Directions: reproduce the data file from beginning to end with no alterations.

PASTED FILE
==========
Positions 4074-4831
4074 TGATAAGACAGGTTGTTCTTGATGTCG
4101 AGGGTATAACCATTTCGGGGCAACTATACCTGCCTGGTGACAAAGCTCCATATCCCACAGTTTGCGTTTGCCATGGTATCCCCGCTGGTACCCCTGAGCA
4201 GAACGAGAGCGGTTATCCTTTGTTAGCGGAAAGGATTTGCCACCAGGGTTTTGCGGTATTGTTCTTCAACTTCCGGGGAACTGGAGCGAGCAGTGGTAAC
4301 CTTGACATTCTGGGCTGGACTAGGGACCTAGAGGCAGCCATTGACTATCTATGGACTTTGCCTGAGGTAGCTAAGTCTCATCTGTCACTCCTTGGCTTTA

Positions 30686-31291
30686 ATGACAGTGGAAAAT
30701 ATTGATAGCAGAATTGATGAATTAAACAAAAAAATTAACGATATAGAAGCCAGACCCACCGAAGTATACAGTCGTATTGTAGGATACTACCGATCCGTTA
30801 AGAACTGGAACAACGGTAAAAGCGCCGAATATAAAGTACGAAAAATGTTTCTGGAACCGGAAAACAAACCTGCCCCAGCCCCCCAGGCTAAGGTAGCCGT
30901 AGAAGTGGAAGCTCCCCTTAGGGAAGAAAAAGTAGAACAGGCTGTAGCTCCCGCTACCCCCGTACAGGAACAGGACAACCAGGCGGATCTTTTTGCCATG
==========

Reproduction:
Positions 4074-4831
4074 TGATAAGACAGGTTGTTCTTGATGTCG
4101 AGGGTATAACCATTTCGGGGCAACTATACCTGCCTGGTGACAAAGCTCCATATCCCACAGTTTGCGTTTGCCATGGTATCCCCGCTGGTACCCCTGAGCA
4201 GAACGAGAGCGGTTATCCTTTGTTAGCGGAAAGGATTTGCCACCAGGGTTTTGCGGTATTGTTCTTCAACTTCCGGGGAACTGGAGCGAGCAGTGGTAAC
4301 CTTGACATTCTGGGCTGGACTAGGGACCTAGAGGCAGCCATTGACTATCTATGGACTTTGCCTGAGGTAGCTAAGTCTCATCTGTCACTCCTTGGCTTTA

Positions 30686-31291
30686 ATGACAGTGGAAAAT
30701 ATTGATAGCAGAATTGATGAATTAAACAAAAAAATTAACGATATAGAAGCCAGACCCACCGAAGTATACAGTCGTATTGTAGGATACTACCGATCCGTTA
30801 AGAACTGGAACAACGGTAAAAGCGCCGAATATAAAGTACGAAAAATGTTTCTGGAACCGGAAAACAAACCTGCCCCAGCCCCCCAGGCTAAGGTAGCCGT
30901 AGAAGTGGAAGCTCCCCTTAGGGAAGAAAAAGTAGAACAGGCTGTAGCTCCCGCTACCCCCGTACAGGAACAGGACAACCAGGCGGATCTTTTTGCCATG